Posts tagged STOMP Out Bullying

In Memory of Robin Williams

Robin_WilliamsOn Monday, August 11, 2014 the world lost a brilliant talented genius …Robin Williams.

A representative for Williams told Entertainment Weekly, “Robin Williams passed away this morning. He has been battling severe depression of late. This is a tragic and sudden loss. The family respectfully asks for their privacy as they grieve during this very difficult time.”

Shame on the Marin County Sherriff and Coroner’s office for talking about how Williams died and how he was found.

It is less important how Robin Williams died, and more important as to why he died.

Beloved actress Lauren Bacall passed away yesterday and it was not sensationalized how she died.

I love and respect the media and am friends with them, but the media and others have gone way too far on reporting the methods in how that people take their lives.

And we must not forget the children who suffer from depression, whether the cause is a result of bullying or a combination of depression by bullying and mental illness. Every time we lose a child to depression it is also reported how the child succumbed.

The reporting of how a celebrity, a person not in the spotlight or a child succumbs to depression and takes their life is not relevant. It hurts the families even more and gives ideas to others – especially children.

It is far more important to recognize why and to understand their illness.

Robin Williams was fighting severe depression. He is gone and the world is saddened and devastated by his loss.

No one – not even celebrities are immune from this silent illness and its effects.

Major depression is an illness and is one of the most common mental disorders in the United States, according to the National Institute of Mental Health. In 2012, an estimated 16 million U.S. adults had at least one major depressive episode, or bout of depressive symptoms, in the past year.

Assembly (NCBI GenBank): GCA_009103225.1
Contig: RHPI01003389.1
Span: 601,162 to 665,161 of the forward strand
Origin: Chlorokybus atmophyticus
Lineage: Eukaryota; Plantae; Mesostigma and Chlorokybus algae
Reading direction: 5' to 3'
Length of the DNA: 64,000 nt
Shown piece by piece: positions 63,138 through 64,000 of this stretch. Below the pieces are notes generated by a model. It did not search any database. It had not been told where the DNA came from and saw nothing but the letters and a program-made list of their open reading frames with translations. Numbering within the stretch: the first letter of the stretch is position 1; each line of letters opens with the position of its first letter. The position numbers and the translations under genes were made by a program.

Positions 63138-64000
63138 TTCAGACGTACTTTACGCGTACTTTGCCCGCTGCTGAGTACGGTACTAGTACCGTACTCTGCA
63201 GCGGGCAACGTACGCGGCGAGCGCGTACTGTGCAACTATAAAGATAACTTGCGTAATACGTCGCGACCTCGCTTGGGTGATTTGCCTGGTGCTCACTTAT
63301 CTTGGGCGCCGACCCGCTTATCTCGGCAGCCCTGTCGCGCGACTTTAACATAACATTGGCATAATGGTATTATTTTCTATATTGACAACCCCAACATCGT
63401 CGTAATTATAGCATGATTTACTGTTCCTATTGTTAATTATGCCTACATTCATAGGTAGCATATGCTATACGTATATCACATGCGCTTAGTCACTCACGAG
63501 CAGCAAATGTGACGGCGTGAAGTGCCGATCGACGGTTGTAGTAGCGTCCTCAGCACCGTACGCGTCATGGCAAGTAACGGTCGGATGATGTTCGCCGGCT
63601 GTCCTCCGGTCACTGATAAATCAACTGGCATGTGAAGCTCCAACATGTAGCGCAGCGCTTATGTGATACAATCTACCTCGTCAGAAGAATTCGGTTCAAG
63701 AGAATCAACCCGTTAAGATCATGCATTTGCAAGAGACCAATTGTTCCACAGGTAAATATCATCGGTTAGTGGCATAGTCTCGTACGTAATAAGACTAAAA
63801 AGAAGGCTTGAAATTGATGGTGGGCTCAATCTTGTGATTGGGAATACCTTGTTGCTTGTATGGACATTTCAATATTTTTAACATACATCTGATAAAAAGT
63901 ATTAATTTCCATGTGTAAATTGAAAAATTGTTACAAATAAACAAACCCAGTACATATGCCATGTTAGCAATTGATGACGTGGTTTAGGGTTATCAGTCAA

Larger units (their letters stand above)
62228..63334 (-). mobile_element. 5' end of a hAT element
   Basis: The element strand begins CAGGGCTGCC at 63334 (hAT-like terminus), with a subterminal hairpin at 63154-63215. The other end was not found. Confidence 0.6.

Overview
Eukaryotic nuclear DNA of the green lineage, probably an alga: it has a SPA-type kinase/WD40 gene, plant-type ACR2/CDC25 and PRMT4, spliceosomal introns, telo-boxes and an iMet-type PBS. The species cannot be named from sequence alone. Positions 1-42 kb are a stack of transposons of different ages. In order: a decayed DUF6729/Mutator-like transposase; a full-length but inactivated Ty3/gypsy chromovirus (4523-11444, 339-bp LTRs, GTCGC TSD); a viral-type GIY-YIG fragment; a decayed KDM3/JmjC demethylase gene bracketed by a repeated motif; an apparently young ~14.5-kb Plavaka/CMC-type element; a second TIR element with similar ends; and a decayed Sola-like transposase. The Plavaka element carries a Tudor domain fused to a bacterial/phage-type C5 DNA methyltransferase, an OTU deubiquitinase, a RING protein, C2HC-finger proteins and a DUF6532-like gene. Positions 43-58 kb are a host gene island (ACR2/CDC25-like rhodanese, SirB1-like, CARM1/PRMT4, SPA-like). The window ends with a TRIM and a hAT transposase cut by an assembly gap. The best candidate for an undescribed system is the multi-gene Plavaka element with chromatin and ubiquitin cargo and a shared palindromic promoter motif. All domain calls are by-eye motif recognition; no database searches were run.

Despite how common the illness is, many people do not understand exactly what it means to have depression and no one talks about it.

We must talk about it. There is no shame in being depressed. The more we talk about it, the more we can help others.

Signs and symptoms of depression include:

  • Feelings of helplessness and hopelessness
  • Loss of interest in daily activities.
  • Appetite or weight changes
  • Sleep changes
  • Anger or irritability
  • Loss of energy
  • Self-loathing
  • Reckless behavior

Some facts about depression:

  • Although major depression can strike people of any age, the median age at onset is 32.5, according to Washington University School of Medicine in St. Louis.
  • Depression is more common in women than in men, according to Washington University.
  • Men with depression are more likely than depressed women to abuse alcohol and other substances, according to Jill Goldstein, director of research at the Connors Center for Women’s Health and Gender Biology at Brigham and Women’s Hospital in Boston.
  • Men’s symptoms of depression may be harder for other people to recognize, and the illness is missed more frequently in men.
  • Men with depression are more likely than women with the condition to commit suicide.
  • Men with depression may go longer without being diagnosed or treated, and so men may develop a more devastating mental health problem.
  • Symptoms of depression extend far beyond feeling sad, and may include: loss of interest and pleasure in normal activities, irritability, agitation or restlessness, lower sex drive, decreased concentration, insomnia or excessive sleeping and chronic fatigue and lethargy, according to Mayo Clinic.

MENTAL HEALTH RESOURCES

APA Practice Organization Psychologist Locator http://locator.apa.org/

The National Association of Free Clinics http://www.freeclinics.us/

American Academy of Child and Adolescent Psychiatry (202) 966-7300 www.aacap.org

National Institute of Mental Health 1-888-ANXIETY http://store.samhsa.gov/mhlocator

Mental Health America http://www.mentalhealthamerica.net/farcry/go/searchMHA

American Association of Child and Adolescent Psychiatry http://myaccount.aacap.org/iweb/BuyersGuide/ProfessionalSearch.aspx

Association of Gay and Lesbian Psychiatrists http://www.aglp.org/images/Directories/AGLPReferralDirectory2010.pdf